This has to do with an image that some may find disturbing, as it shows a Palestinian man holding a little girl who appears to be unconscious, and covered in blood. I decided not to include the image here, but if you want to see it, I did include it in the post on this topic that I put up on my own blog, Pictures and Propaganda.
But perhaps you've seen it already, identified as the picture of a Palestinian girl wounded in an attack by the Israeli army or air force? Maybe just recently, or maybe in years past? If so, and if you've felt anger, or outrage, or shame regarding the Israeli military, you've been propagandized.
This is not to say that the Israeli Defense Forces are free from committing offenses, no military is without error or sin, after all. But in this specific instance, the little girl was injured in an accident on a swing, and this picture has been used repeatedly, during different conflicts, spread in viral fashion via email, websites, Facebook, and Twitter, and picked up repeatedly by respectable news organizations that seem to be no longer capable of fact checking.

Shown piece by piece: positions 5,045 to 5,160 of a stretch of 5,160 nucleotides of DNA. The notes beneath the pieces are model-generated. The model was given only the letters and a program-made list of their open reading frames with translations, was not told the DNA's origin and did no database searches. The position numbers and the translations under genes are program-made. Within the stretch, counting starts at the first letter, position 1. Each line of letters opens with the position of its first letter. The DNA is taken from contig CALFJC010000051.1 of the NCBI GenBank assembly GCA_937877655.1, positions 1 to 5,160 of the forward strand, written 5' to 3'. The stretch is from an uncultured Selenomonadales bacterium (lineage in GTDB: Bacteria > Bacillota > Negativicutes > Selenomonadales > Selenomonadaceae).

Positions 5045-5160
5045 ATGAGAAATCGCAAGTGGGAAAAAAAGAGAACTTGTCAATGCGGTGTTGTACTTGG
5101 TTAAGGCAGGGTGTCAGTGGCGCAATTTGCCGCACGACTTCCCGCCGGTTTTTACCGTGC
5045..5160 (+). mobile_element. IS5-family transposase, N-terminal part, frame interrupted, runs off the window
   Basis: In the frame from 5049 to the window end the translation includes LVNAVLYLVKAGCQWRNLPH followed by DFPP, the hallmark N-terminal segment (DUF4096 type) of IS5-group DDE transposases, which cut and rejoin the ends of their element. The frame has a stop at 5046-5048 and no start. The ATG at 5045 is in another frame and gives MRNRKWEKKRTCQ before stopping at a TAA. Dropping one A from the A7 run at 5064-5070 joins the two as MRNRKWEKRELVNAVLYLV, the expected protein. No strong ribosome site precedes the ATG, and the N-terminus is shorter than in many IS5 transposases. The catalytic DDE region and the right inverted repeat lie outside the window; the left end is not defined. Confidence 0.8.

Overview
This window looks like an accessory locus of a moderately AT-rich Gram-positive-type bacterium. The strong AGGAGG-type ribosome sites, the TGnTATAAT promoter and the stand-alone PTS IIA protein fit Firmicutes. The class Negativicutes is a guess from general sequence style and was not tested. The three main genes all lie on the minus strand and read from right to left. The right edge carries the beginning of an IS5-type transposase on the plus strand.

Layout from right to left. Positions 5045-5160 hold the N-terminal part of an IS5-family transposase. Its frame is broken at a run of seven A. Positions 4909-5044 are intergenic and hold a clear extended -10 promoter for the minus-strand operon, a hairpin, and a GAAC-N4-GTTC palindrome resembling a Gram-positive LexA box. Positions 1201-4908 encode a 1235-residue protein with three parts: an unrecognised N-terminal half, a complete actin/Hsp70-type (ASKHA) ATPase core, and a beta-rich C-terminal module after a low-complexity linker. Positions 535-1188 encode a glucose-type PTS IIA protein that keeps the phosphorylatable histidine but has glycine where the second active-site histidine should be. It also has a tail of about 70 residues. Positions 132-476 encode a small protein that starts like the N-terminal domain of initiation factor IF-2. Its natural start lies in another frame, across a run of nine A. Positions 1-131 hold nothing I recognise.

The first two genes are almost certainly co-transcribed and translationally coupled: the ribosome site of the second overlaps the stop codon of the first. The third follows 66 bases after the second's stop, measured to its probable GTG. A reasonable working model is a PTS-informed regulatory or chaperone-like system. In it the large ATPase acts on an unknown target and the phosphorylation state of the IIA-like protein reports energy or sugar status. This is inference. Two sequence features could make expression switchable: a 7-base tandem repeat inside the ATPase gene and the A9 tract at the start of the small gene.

But the fault lies not so much with our newscaster stars, and supporting players, but with in the nature of images. It is no accident that the Second Commandment expressly forbids the creation of any kind of graven image. To move past a mythological mindset and into one governed by reason, it was necessary to ban images, so that words (and "the word of God') could prevail.
Verbal statements can be evaluated as true or false. Pictures may be judged faked or genuine, but otherwise, they are what they are, entirely concrete, referring to nothing else but the surface impression that they capture. In this sense, images are not facts that can be checked or evaluated (facts can be proven true or false, meaning that there is such a thing as a false fact). Images can be used as evidence, to support a claim, but the claim itself must be made in words.
And here's the transcript again, without the motion: